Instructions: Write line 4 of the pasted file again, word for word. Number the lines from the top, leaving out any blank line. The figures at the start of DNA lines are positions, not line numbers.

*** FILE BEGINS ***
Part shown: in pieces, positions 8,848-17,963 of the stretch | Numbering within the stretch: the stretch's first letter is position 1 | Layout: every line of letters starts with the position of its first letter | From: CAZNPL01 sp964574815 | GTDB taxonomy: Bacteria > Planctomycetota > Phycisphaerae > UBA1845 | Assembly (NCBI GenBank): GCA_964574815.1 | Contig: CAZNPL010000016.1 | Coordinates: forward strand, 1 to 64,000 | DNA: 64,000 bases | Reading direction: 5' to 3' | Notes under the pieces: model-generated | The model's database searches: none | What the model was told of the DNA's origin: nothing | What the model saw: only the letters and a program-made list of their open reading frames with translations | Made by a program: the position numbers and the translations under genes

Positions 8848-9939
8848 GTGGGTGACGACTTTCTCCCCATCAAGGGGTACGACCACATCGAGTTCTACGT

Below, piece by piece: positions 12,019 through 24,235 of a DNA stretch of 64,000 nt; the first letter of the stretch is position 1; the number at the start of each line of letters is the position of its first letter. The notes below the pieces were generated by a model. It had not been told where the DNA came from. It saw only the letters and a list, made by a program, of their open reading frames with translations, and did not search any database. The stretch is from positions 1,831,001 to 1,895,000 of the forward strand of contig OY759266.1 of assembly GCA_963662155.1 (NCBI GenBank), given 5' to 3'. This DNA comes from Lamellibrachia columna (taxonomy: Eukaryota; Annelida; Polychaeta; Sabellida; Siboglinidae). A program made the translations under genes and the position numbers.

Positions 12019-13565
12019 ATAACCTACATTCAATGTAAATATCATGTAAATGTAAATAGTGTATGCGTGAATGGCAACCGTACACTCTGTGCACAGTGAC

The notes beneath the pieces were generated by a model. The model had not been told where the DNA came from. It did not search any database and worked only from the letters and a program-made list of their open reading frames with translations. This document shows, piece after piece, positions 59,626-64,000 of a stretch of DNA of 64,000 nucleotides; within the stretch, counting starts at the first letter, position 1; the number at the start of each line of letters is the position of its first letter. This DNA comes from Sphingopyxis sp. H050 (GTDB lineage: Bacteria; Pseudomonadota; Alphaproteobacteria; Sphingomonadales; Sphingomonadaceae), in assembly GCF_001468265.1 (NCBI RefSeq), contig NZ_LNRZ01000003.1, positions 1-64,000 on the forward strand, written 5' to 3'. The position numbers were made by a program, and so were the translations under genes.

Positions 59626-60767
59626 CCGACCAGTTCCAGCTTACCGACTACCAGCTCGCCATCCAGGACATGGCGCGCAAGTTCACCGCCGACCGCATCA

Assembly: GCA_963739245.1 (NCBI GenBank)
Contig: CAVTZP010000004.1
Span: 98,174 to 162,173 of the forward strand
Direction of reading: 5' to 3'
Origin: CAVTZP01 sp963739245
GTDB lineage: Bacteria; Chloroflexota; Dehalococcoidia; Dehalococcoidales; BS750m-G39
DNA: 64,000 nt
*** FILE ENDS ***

Below, piece by piece: positions 12,019 through 24,235 of a DNA stretch of 64,000 nt; the first letter of the stretch is position 1; the number at the start of each line of letters is the position of its first letter. The notes below the pieces were generated by a model. It had not been told where the DNA came from. It saw only the letters and a list, made by a program, of their open reading frames with translations, and did not search any database. The stretch is from positions 1,831,001 to 1,895,000 of the forward strand of contig OY759266.1 of assembly GCA_963662155.1 (NCBI GenBank), given 5' to 3'. This DNA comes from Lamellibrachia columna (taxonomy: Eukaryota; Annelida; Polychaeta; Sabellida; Siboglinidae). A program made the translations under genes and the position numbers.